THE dream is not only of theoretical interest in elucidating certain problems of abnormal psychology and of the unconscious in particular, but it stands in the center of the psycho-analytic treatment of the neuroses. It is this psycho-analytic treatment which represents the latest and most logical advance ever made in medicine in the treatment of certain functional nervous disturbances. Psycho-analysis is not suggestion. Suggestion merely removes certain symptoms temporarily, psycho-analysis permanently, by eliminating the unconscious ideas or complexes which caused the psychoneurotic disturbance. The fundamental condition and therefore a complete understanding of the reason for a psychoneurosis can never be reached by suggestion.

The term psycho-analysis is applied to that particular form of treatment and investigation of the neuroses as first elaborated by Freud, whose object is to remove the unconscious sources of the individual's nervous disturbance. The treatment is generally applied to relieve that class of nervous sufferers presenting such symptoms as obsessions, morbid fears, and compulsive thoughts and acts, often out of harmony with the person's training and character. It is also helpful in clearing up many personal peculiarities in those who are not actually nervously diseased.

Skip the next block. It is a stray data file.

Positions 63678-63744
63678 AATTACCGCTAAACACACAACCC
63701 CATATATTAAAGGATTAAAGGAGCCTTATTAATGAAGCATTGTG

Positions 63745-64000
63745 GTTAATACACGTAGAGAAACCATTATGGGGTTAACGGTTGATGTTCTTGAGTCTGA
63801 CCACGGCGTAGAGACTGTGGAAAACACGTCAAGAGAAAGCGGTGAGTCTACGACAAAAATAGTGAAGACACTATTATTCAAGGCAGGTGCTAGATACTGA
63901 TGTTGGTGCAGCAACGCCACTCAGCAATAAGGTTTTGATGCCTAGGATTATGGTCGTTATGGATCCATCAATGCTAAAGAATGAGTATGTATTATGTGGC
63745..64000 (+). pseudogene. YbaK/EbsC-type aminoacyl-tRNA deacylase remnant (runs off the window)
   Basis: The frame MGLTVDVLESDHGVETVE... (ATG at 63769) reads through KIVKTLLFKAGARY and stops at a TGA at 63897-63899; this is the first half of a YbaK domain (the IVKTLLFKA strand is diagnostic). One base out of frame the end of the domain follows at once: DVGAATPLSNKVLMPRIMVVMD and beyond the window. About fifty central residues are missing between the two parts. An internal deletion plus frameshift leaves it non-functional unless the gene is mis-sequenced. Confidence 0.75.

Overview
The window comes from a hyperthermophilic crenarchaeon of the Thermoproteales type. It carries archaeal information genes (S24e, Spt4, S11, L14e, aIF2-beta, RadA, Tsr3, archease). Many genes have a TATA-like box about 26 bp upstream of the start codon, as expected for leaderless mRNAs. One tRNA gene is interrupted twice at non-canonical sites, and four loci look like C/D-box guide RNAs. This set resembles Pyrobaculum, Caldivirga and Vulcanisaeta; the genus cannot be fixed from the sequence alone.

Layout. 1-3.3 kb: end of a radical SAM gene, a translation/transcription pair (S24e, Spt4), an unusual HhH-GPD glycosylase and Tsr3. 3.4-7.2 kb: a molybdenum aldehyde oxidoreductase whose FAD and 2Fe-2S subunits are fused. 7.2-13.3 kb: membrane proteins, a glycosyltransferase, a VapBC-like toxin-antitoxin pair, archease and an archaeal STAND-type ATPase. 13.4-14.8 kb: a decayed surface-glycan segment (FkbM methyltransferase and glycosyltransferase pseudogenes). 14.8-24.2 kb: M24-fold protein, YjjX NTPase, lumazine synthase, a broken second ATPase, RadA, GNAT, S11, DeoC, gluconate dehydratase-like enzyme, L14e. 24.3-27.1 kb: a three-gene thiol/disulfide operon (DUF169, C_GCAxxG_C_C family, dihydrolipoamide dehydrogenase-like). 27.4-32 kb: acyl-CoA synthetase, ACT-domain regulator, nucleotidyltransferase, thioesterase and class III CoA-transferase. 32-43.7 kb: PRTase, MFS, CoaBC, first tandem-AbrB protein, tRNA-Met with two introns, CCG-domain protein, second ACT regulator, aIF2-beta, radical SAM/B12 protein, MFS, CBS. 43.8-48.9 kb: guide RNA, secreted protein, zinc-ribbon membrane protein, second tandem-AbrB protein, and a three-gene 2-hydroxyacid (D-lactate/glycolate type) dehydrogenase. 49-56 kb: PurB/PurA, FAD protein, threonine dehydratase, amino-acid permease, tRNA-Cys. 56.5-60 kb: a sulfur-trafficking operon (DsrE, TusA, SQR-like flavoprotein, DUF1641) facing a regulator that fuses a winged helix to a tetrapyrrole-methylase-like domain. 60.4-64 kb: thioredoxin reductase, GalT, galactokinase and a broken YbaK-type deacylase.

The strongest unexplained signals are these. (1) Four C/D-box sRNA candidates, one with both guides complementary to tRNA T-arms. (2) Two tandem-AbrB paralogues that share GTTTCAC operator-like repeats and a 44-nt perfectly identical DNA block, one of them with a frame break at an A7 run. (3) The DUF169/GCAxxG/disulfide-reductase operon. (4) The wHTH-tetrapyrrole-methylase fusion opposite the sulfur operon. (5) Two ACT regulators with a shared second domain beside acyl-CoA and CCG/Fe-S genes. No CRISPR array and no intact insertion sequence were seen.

For instance, children quickly learn to repress certain sensuous and anti-social tendencies, and as adult life is reached, there is an inclination to preserve these inwardly but very actively, as a hidden source of certain pleasures and abnormal cravings. We all of us thus lead double lives, and without definitely passing into the realm of the pathologic, we are all more or less double personalities, i.e.: our veneer or false disguise of outward social conventions and our true inward, unconscious selves, with our repressions carried over from childhood, our abnormal cravings and savage instincts, our constant fight against temptation, and our occasional yielding to it, if not actually because of a strong moral sense, at least inwardly in our reveries during the day and in our dreams at night. Thus, a highly refined and cultured man once dreamed of killing his stepson, because the mother actually paid more attention to him than she did to her husband. Culture and refinement had repressed the wish which was fulfilled in the dream, a proof of the primitive instinct of jealous rage which the dreamer had carried over from his infantile thinking. It is these repressions, this unconscious personality, which often crops out in the dreams of the normal individual as well as those who are nervously sick. Well does Shakespeare, with the intuitive insight of a great poet, make the doctor say in Macbeth, referring to the sleep-walking of Lady Macbeth:

"Infected minds To their deaf pillows will discharge their secrets."